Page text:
“There work they’re doing is very post modern” Asa explained “Needless to say, their choice of a retro-sounding name was completely intentional. They borrowed their stage names. Suke and kaku from a couple of raffish sidekicks in the period drams Mito Komon, which had been running on television since these two first opened their eyes as infants.”

“sometimes fans of Suke &Kaku’s postmodern skits will come to a public performance by the caveman group and they’ll laugh uproariously at all the wrong places ” masso said wryly “It can be quite unnerving for everyone concerned – not just the actors but the rest of the audience as well ”

THe caveman group tackle Choko works in a fresh postmodern way .

Then there is the Legacy of a writers work. We see through Choko working with the avant-garde stage group the Caveman group, they have been staging his works. This is a way of him making a legacy but also the strange way they do his works may link him to his son thus forming a Legacy with him. I really connected with this novel a touching end of career novel from a great writer, thinking of his life but also his past present and future!! Beautifully translated by Deborah Boliver Boehm whether this is Oe last novel it is a great insight into the writers struggle when writing but also dealing with their own lives.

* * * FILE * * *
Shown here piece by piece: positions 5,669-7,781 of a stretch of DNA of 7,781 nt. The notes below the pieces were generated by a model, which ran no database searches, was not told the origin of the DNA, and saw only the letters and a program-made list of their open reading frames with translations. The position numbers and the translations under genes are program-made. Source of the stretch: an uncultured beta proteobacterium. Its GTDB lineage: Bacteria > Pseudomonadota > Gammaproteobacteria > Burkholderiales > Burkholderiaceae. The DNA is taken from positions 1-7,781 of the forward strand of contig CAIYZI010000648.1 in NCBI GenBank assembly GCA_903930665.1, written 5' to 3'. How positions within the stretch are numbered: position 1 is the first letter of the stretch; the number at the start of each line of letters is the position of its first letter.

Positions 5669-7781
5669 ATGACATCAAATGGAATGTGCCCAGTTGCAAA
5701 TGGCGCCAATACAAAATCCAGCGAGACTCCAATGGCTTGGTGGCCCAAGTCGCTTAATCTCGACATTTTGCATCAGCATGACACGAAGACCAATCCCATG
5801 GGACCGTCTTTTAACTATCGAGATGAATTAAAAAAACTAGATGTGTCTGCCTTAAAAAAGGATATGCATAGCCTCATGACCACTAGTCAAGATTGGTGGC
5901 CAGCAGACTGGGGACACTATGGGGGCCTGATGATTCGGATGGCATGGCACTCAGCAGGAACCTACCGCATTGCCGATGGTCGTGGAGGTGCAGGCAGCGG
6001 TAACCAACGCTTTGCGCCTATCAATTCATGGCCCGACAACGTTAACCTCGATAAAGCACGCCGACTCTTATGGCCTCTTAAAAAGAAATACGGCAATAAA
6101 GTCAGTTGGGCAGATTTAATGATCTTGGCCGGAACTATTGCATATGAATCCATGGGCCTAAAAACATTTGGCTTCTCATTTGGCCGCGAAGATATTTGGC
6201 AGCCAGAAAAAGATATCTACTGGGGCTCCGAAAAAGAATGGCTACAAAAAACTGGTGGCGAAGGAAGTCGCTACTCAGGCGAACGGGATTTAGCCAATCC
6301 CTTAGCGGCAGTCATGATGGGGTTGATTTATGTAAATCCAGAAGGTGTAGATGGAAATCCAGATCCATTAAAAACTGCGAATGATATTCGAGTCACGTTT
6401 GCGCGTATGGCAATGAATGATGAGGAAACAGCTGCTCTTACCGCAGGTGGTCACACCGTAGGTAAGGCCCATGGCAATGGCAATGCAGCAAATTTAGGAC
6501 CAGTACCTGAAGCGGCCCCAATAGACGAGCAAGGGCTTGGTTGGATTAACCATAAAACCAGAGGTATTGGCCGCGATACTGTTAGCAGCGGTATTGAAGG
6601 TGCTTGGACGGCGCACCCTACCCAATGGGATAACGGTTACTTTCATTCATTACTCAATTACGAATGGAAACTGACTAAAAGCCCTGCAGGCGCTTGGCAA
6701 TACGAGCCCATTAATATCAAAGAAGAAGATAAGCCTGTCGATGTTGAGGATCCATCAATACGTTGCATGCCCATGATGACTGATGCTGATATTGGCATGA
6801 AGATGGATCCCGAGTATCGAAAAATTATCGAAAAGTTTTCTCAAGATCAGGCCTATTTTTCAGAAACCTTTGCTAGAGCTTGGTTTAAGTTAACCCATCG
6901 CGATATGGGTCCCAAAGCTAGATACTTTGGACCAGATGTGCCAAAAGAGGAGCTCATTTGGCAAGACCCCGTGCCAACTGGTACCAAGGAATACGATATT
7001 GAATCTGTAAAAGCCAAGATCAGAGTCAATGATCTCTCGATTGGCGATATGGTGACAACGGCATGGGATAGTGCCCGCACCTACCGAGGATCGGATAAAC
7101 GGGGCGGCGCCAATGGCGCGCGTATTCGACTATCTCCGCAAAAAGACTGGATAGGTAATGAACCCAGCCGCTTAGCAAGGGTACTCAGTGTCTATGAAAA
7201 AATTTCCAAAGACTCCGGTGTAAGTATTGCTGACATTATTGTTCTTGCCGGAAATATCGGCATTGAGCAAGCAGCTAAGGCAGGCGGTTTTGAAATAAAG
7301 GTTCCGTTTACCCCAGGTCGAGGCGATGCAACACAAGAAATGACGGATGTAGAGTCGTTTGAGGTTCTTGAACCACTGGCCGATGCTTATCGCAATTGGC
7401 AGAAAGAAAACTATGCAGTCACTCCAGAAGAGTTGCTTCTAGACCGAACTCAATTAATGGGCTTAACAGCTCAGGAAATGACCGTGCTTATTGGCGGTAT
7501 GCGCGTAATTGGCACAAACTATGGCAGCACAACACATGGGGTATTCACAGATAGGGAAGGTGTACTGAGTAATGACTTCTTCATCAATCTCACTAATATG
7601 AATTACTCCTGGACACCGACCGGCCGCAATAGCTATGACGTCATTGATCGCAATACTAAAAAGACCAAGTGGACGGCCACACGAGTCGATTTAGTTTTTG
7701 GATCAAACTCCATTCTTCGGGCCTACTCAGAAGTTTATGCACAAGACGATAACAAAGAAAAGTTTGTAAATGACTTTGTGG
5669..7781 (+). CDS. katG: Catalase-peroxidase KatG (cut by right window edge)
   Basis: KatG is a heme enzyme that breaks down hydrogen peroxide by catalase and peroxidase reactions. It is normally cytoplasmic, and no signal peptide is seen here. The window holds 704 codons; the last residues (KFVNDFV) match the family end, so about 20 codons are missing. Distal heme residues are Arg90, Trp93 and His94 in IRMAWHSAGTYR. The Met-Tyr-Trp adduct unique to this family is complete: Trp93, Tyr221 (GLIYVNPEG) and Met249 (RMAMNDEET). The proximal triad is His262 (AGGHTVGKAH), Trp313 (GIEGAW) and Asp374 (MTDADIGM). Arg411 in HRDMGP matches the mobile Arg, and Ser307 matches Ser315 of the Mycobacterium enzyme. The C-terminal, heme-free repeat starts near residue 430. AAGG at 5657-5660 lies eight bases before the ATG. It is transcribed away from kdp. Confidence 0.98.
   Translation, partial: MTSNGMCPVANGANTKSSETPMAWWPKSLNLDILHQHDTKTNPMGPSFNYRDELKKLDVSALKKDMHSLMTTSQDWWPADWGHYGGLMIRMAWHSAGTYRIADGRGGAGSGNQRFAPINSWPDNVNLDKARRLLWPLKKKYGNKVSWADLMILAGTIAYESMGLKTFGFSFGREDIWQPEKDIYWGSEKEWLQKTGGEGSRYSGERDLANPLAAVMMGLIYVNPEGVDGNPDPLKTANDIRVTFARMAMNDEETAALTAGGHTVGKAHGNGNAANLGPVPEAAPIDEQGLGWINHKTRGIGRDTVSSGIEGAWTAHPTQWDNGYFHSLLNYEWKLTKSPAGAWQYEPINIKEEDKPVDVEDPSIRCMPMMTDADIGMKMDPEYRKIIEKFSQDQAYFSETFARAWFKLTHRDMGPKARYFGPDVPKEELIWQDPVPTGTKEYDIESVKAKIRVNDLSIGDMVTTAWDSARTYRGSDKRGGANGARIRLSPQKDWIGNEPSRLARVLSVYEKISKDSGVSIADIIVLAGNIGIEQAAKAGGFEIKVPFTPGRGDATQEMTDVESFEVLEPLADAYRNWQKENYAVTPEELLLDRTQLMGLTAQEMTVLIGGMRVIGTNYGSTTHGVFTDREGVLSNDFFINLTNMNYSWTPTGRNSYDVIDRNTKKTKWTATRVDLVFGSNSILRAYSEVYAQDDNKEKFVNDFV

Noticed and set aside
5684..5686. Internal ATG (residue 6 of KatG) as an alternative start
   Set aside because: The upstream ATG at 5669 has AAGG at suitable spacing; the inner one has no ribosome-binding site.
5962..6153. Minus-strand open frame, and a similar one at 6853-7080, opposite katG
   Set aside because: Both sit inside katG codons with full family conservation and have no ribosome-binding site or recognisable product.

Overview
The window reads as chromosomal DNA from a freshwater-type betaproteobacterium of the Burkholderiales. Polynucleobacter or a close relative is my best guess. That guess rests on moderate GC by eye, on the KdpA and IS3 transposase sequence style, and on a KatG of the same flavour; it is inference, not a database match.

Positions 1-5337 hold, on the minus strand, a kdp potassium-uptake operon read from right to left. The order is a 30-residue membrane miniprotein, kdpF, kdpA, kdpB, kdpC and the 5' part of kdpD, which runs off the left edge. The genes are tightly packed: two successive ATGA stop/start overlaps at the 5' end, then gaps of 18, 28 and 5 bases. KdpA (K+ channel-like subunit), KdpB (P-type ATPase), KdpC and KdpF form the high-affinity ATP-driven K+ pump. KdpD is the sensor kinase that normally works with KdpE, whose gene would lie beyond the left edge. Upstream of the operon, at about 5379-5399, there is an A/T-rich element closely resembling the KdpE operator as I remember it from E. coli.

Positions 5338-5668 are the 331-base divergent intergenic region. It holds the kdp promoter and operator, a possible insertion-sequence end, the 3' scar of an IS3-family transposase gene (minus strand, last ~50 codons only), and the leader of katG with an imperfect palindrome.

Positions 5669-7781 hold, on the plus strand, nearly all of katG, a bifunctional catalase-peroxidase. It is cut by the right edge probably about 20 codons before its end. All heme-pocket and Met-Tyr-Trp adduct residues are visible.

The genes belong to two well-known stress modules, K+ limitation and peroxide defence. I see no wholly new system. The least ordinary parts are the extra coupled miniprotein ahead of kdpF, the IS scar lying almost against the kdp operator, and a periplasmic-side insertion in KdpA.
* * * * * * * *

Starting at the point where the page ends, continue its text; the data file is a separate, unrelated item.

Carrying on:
Japanese fiction

Translation – Deborah Boliver Boehm

Source – review copy

 

5 Comments (+add yours?)

  1. roughghosts
    Dec 05, 2015 @ 03:58:15

    Thanks for this review Stu. I admit I just could not get on with this novel but suspected it was me. I was frustrated with the way that it seemed to be endless talking, the long conversations. In talking with my son he was less surprised by my descriptions, finding it more in keeping with a Japanese sensibility. I did feel it diluted the impact of, what you say, is the really interesting story, the narrator’s relationship with his father and the questions surrounding his death.

    Glad to know it was me after all. I do have one of his earlier books (I forget the title but it is directly from a Blake poem) that I will try one day. Oe’s fondness for Blake was actually what first led me to buy that book, but I never did read it..

    Reply

  2. Trackback: Death by Water, by Kenzaburo Oe, translated by Deborah Boliver Boehm | ANZ LitLovers LitBlog
  3. Lisa Hill
    Feb 10, 2016 @ 23:21:39

    Hi Stu, I like the way you’ve picked up on the writer’s block after winning a major award, something I overlooked in my review.
    I’ve hunted around but haven’t yet found any other reviews by a woman, so I don’t know if it was a ‘female sensibility’ about this novel or just me, but I noticed a preoccupation with emasculating women. All the women are strong and powerful, and they are brutally frank in telling him what his faults are, and they order him about, telling him what’s wrong with his books, right down to decisions about where he should live and how he is to keep away from his wife when she is having treatment for cancer.
    I couldn’t decide whether his narration of this belittling behaviour and his impotence in managing his own life was the character’s or Oe’s complaint about women demanding a change in gender relations or a recognition that it was about time in such a traditional society as Japan. What do you think?

    Reply